If you do opt for AI-generated content, use it as a writing prompt, rather than uploading AI content directly to your website.

Here are a few factors to consider:

  • Don’t assume something is true just because it appears in AI-generated content
  • When it comes to content, always aim for quality over quantity
  • Any generated content should be fact-checked, edited and proof-read before publishing
  • Using AI to manipulate search results can be a red flag for Google
  • AI content is not always unique, and duplicate content can cause your pages to not be indexed by Google

TIP: YMYL topics need to be accurate. If your focus is health, news, legal or financial content, additional steps need to be taken to ensure AI-generated content gets Google’s thumbs up.

4. Build Backlinks

We’ve touched on authority and how it’s a consideration for Google Search Quality Raters, as well as how high-authority sites are usually at the top of SERPs.

A common strategy used to improve authority is with backlinks placed on other websites.

Link building is a crucial part of your SEO strategy. It’s also a big topic that deserves its own article. To keep it simple, we can say that backlinks are links placed on third-party websites that point to your website. Each backlink acts as a vote of confidence that the content on your website is worth reading.

Google checks backlinks (as well as other types of links) and uses them to figure out how authoritative and trustworthy your website is.

The key to building backlinks is to focus on quality. Backlinks from high quality, high authority websites are extremely valuable. Backlinks from spammy or low quality websites can actually harm your credibility.

There are a range of tools available that give insights into your backlinks, including Google Search Console

This is a free portal for webmasters that gives you in-depth insights into your web pages. There’s a dedicated “links” section that generates all the information you need.

You’ll get data that look something like this:

Google Console link insights look at:

  • Top linked internal pages
  • Top linked external pages
  • Top linking sites
  • Tip linking text

You can click each link to gain more information.

Getting others to “vouch” for your website can take time. For example, you may need to contribute guest posts to position yourself as an expert. Look for partner sites in your niche that are willing to provide backlinks in exchange for high quality content.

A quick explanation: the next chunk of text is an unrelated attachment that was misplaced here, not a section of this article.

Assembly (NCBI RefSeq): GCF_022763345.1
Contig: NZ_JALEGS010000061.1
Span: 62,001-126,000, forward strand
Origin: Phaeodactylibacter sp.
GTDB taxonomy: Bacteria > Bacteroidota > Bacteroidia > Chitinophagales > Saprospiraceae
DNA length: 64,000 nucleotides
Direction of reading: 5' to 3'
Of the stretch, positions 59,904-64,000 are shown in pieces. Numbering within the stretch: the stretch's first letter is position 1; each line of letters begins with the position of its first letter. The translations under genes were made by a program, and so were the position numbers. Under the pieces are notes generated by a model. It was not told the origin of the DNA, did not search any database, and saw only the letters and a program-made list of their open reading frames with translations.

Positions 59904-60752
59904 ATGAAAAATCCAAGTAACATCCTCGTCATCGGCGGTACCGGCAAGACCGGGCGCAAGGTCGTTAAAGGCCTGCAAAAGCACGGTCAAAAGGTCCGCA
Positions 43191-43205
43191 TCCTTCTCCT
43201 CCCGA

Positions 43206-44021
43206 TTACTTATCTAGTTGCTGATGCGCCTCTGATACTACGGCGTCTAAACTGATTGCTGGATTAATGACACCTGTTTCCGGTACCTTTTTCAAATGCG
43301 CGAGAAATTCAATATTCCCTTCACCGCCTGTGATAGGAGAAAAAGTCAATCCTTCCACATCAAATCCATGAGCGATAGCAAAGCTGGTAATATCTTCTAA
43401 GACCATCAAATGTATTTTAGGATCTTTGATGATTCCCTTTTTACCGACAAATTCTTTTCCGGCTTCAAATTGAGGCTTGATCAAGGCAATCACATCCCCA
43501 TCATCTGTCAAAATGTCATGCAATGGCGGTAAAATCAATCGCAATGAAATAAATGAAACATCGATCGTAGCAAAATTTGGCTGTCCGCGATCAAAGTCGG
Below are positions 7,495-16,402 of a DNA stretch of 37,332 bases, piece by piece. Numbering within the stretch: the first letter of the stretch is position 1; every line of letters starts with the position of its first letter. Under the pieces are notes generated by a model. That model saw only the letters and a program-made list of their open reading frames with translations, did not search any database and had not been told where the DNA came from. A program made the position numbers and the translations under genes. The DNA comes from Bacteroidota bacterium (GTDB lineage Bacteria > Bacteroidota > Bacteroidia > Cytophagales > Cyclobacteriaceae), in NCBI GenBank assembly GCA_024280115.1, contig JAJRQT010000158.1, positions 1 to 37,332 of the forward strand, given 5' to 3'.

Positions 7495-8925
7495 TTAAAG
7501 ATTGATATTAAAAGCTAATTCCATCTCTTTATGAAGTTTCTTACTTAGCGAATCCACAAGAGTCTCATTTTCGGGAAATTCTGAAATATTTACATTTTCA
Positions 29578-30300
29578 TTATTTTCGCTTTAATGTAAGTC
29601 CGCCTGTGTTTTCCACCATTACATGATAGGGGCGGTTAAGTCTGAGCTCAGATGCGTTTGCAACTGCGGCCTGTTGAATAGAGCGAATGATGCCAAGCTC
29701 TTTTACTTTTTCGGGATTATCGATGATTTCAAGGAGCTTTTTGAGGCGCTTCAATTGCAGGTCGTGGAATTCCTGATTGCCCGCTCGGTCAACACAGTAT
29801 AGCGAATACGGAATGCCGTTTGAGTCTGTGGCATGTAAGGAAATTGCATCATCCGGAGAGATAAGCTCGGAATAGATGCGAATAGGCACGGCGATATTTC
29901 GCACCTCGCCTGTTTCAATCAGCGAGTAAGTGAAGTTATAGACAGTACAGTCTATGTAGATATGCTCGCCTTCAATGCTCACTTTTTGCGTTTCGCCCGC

TIP: Don’t forget to share your content. You’ve gone to the effort of putting it together, now spread the word on social media and via email. If people like what they see, the backlinks will come organically.

5. Answer Questions

Users perform searches because they’re looking for answers. It’s not uncommon for search terms to start with  “who” “what” “where” “when” or “why.”

Because E-E-A-T is about providing quality, targeted information, directly answering questions can give your website a boost.

Have you ever noticed the People Also Ask (PAA) section in SERPs? By formatting your content correctly and adding questions and answers to your posts, your page could land in this section.

We put the keyword “tooth brushing” into Google and got served a few content suggestions, followed by a PAA block:

A screen grab from a Google search of the people also ask section

You can use the PAA blocks to perform keyword research and find questions you could be answering in your own content.

You can achieve something similar by including an FAQ section at the bottom of a page.

TIP: You can go back and revive old content by adding Q&As. Hot topics change over time, and it’s never too late to freshen up your posts.

Google E-E-A-T is Not Another Buzzword

With so many pages to choose from, Google is spoiled for choice. The search engine takes pride in its SERPs and favours web pages that meet certain criteria.

While algorithms are used to automatically crawl, serve and index results – there’s still the need for a human touch.

E-E-A-T is the name of Google’s Search Quality Rater Guidelines. Thousands of real people check the results in their local area to make sure they meet Google’s strict standards.

Ticking all of the E-E-A-T boxes is possible when you have the right strategies in place. From writing quality content to knowing the “Who, Why, How,” to building backlinks – you can make the algorithms and the humans happy.

It takes a little bit of elbow grease, but you can always ask the team at Gordon Digital for help!

Gordon Digital are SEO experts. We know Google’s E-E-A-T guidelines inside and out, and we can create an SEO strategy that turns your website into an authority powerhouse.

Get in touch with the Gordon Digital team to find out more, or book your strategy session if you’re ready to get started!

Matt Bassos

Matt heads up our Experience Marketing team as the SEO Account Director. He’s in charge of our diligent SEOs, and he sets the pace when it comes to strategies, professional development and achieving client goals.